Keyth had some questions for me about color, so I thought I’d put together a brief tutorial about color for those of you who might want some thoughts on the subject.
Here’s some general advice regarding color:
1. Contrast warm lights against cool darks or vice versa.
Greg & Tim Hildebrandt do this constantly to nice effect.
2. Contrast saturated colors against unsaturated colors.
Anders Zorn was a master of this. Hieronymus Bosch did it nicely as well.
You can find their work at artrenewal.org
Study color schemes from photographs (try corbis.com and photovault.com), DVDs, and paintings from the masters, or any painting you see that you like. I believe that it’s possible to memorize color schemes in the same way that we memorize anatomy and how to render volumes in space. So the more you study color schemes, the more that your study of color will pay off in your own work.
And finally, do lots of color thumbnails studies. Here’s some examples that I’ve done myself:
The purpose of these thumbnails is training your eye to identify color and observe how colors work together. As you can see from the following full-size version, I was not worried about tight rendering. I just wanted to make simplified color choices to get the overall feeling of the image.
By analyzing an image and simplifying what your eye sees, you can get a feel for the palette used without getting caught up in details. The key is to reduce the almost infinite range of colors that you perceive to a manageable amount by determining an “averaged color” of whatever you are looking at. Whether it’s in light or shadow, highly textured or solid color, you can analyze a shape that you see and determine an averaged color that reads correctly to your eye when placed in context with the surrounding image. The thing to remember is that the color you choose is not “the right color.” It’s your interpretation of what you see, and it’s a simplified version of reality.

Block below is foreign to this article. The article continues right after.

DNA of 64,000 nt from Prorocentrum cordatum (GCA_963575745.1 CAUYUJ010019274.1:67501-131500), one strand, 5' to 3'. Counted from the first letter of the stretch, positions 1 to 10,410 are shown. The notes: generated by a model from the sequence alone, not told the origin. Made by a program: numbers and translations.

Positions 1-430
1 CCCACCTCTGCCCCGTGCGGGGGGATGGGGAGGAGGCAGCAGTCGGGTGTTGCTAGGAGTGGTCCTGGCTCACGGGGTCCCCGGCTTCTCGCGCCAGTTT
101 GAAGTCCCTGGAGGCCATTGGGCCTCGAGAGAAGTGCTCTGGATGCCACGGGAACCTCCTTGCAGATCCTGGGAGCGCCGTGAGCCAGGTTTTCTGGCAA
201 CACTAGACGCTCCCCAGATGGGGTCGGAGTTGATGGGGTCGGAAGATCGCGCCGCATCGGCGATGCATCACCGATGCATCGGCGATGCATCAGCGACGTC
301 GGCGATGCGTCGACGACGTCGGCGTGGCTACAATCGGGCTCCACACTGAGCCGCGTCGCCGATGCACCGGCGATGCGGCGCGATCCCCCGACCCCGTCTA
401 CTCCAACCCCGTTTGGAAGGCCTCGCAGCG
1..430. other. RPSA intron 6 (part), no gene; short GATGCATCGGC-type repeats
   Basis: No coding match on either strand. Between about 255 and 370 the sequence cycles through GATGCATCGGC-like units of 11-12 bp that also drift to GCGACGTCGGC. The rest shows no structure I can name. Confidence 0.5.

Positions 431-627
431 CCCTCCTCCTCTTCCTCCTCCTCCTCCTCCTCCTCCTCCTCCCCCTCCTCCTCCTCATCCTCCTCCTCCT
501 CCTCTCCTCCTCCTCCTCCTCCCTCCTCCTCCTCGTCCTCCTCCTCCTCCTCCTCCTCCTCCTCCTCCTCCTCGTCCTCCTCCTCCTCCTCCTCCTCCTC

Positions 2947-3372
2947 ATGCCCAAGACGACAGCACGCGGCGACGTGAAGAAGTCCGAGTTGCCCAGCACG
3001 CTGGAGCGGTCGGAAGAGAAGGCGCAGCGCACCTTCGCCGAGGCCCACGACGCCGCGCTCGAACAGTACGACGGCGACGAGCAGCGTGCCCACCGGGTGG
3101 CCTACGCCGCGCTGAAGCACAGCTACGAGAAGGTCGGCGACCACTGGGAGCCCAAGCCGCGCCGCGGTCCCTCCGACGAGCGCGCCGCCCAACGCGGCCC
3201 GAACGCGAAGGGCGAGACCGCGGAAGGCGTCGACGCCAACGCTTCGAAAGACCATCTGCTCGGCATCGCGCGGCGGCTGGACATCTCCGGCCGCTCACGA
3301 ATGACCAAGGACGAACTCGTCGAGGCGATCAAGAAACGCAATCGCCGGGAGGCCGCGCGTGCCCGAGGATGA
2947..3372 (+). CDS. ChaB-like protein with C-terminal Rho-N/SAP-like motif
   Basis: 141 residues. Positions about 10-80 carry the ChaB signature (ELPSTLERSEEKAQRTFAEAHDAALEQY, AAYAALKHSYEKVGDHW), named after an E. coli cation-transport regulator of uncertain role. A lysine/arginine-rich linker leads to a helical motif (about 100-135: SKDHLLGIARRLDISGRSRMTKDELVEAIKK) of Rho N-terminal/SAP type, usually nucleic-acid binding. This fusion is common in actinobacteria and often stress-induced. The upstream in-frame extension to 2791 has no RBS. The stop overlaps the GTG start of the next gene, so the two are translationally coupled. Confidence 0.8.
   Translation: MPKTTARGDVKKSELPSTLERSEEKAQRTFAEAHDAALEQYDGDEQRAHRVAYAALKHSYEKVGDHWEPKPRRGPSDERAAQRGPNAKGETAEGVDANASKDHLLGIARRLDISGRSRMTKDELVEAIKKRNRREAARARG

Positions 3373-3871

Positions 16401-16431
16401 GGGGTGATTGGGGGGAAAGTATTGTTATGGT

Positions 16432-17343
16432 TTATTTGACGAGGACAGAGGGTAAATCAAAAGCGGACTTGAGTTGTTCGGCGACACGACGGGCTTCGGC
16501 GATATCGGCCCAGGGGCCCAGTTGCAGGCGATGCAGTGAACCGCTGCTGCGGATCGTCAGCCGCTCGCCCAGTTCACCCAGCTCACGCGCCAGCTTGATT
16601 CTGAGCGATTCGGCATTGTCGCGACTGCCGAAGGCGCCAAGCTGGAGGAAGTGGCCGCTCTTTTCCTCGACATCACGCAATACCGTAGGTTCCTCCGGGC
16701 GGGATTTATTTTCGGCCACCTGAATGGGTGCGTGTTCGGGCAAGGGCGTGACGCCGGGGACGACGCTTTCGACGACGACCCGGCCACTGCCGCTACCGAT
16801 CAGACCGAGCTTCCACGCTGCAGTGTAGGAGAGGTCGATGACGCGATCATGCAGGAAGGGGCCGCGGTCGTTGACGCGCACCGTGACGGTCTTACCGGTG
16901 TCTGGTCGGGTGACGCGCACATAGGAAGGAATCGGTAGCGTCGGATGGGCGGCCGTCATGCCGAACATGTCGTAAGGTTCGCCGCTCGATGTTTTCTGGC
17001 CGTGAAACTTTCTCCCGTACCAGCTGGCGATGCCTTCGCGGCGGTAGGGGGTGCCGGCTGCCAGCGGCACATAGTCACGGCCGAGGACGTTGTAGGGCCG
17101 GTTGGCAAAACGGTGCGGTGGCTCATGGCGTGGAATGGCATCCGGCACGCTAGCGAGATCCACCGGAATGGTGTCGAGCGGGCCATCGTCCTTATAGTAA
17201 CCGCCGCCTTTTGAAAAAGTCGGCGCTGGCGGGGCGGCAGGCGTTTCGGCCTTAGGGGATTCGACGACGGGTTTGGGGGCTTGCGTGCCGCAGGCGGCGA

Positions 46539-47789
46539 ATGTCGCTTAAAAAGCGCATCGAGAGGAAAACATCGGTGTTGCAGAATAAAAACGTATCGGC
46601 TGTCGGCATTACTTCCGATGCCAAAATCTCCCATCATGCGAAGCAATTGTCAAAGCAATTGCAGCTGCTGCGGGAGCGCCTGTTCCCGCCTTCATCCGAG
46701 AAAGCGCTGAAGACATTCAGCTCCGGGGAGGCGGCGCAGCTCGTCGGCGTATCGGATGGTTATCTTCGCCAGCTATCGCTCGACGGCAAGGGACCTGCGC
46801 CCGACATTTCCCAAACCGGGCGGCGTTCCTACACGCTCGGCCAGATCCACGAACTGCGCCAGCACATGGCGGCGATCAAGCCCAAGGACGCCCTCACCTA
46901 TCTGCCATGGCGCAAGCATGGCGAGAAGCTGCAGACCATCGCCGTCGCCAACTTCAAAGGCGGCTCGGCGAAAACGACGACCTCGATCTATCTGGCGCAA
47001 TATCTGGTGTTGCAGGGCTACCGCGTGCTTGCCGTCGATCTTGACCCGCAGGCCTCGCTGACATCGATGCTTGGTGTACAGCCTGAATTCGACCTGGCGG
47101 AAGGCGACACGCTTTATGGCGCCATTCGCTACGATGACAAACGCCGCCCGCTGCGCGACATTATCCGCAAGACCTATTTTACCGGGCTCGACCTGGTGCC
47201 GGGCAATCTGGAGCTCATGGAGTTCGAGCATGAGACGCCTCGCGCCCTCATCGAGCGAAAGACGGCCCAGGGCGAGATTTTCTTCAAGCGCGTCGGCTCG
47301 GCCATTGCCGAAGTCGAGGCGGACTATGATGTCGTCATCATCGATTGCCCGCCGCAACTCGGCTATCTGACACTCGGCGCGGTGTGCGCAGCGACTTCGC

For example, in the detail thumbnail above the neck of the lead horse is a gray-brown. That was what my eye saw as the “averaged color.”
Once you have established your averaged colors, you can apply my two rules above about contrasting cool/warm and saturated/unsaturated to add variety and interest. For example, the sky in the background was a red-purple-gray overall. So I added a yellower gray in the middle to add interest through contrasting color temperature. Note: these color changes are subtle and might not show up well on your monitor.
By studying color from images that appeal to your eye with this method of “averaging colors” you can teach yourself how to create color schemes for your own work that appeal to you.
Keep painting and keep practicing!